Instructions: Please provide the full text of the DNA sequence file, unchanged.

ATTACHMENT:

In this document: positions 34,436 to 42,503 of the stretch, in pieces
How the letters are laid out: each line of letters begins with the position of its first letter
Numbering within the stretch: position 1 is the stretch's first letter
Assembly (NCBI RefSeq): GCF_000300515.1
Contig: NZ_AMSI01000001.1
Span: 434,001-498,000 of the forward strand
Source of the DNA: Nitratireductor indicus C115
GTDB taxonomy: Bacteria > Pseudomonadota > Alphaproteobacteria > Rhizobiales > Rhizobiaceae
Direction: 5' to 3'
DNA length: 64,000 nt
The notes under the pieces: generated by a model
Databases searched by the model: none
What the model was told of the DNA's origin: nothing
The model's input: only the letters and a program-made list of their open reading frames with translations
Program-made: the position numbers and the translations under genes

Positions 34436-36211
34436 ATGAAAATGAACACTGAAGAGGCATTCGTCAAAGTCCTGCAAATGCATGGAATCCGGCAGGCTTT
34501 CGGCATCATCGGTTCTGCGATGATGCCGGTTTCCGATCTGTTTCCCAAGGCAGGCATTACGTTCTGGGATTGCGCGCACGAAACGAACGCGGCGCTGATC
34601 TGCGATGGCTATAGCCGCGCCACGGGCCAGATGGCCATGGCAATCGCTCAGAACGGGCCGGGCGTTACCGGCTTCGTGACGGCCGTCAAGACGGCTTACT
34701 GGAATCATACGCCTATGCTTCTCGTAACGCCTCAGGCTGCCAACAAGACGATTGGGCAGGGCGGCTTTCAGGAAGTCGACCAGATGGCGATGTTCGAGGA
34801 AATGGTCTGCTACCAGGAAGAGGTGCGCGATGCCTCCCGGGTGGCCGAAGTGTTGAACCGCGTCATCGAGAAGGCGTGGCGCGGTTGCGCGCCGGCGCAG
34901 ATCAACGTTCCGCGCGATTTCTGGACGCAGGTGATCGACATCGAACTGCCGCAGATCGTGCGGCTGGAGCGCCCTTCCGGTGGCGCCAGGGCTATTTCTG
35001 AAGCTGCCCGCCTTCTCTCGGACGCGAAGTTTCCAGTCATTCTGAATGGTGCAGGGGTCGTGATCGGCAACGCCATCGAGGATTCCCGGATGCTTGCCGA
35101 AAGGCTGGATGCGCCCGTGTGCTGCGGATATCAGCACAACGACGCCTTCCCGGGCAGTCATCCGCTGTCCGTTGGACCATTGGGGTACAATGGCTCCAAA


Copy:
In this document: positions 34,436 to 42,503 of the stretch, in pieces
How the letters are laid out: each line of letters begins with the position of its first letter
Numbering within the stretch: position 1 is the stretch's first letter
Assembly (NCBI RefSeq): GCF_000300515.1
Contig: NZ_AMSI01000001.1
Span: 434,001-498,000 of the forward strand
Source of the DNA: Nitratireductor indicus C115
GTDB taxonomy: Bacteria > Pseudomonadota > Alphaproteobacteria > Rhizobiales > Rhizobiaceae
Direction: 5' to 3'
DNA length: 64,000 nt
The notes under the pieces: generated by a model
Databases searched by the model: none
What the model was told of the DNA's origin: nothing
The model's input: only the letters and a program-made list of their open reading frames with translations
Program-made: the position numbers and the translations under genes

Positions 34436-36211
34436 ATGAAAATGAACACTGAAGAGGCATTCGTCAAAGTCCTGCAAATGCATGGAATCCGGCAGGCTTT
34501 CGGCATCATCGGTTCTGCGATGATGCCGGTTTCCGATCTGTTTCCCAAGGCAGGCATTACGTTCTGGGATTGCGCGCACGAAACGAACGCGGCGCTGATC
34601 TGCGATGGCTATAGCCGCGCCACGGGCCAGATGGCCATGGCAATCGCTCAGAACGGGCCGGGCGTTACCGGCTTCGTGACGGCCGTCAAGACGGCTTACT
34701 GGAATCATACGCCTATGCTTCTCGTAACGCCTCAGGCTGCCAACAAGACGATTGGGCAGGGCGGCTTTCAGGAAGTCGACCAGATGGCGATGTTCGAGGA
34801 AATGGTCTGCTACCAGGAAGAGGTGCGCGATGCCTCCCGGGTGGCCGAAGTGTTGAACCGCGTCATCGAGAAGGCGTGGCGCGGTTGCGCGCCGGCGCAG
34901 ATCAACGTTCCGCGCGATTTCTGGACGCAGGTGATCGACATCGAACTGCCGCAGATCGTGCGGCTGGAGCGCCCTTCCGGTGGCGCCAGGGCTATTTCTG
35001 AAGCTGCCCGCCTTCTCTCGGACGCGAAGTTTCCAGTCATTCTGAATGGTGCAGGGGTCGTGATCGGCAACGCCATCGAGGATTCCCGGATGCTTGCCGA
35101 AAGGCTGGATGCGCCCGTGTGCTGCGGATATCAGCACAACGACGCCTTCCCGGGCAGTCATCCGCTGTCCGTTGGACCATTGGGGTACAATGGCTCCAAA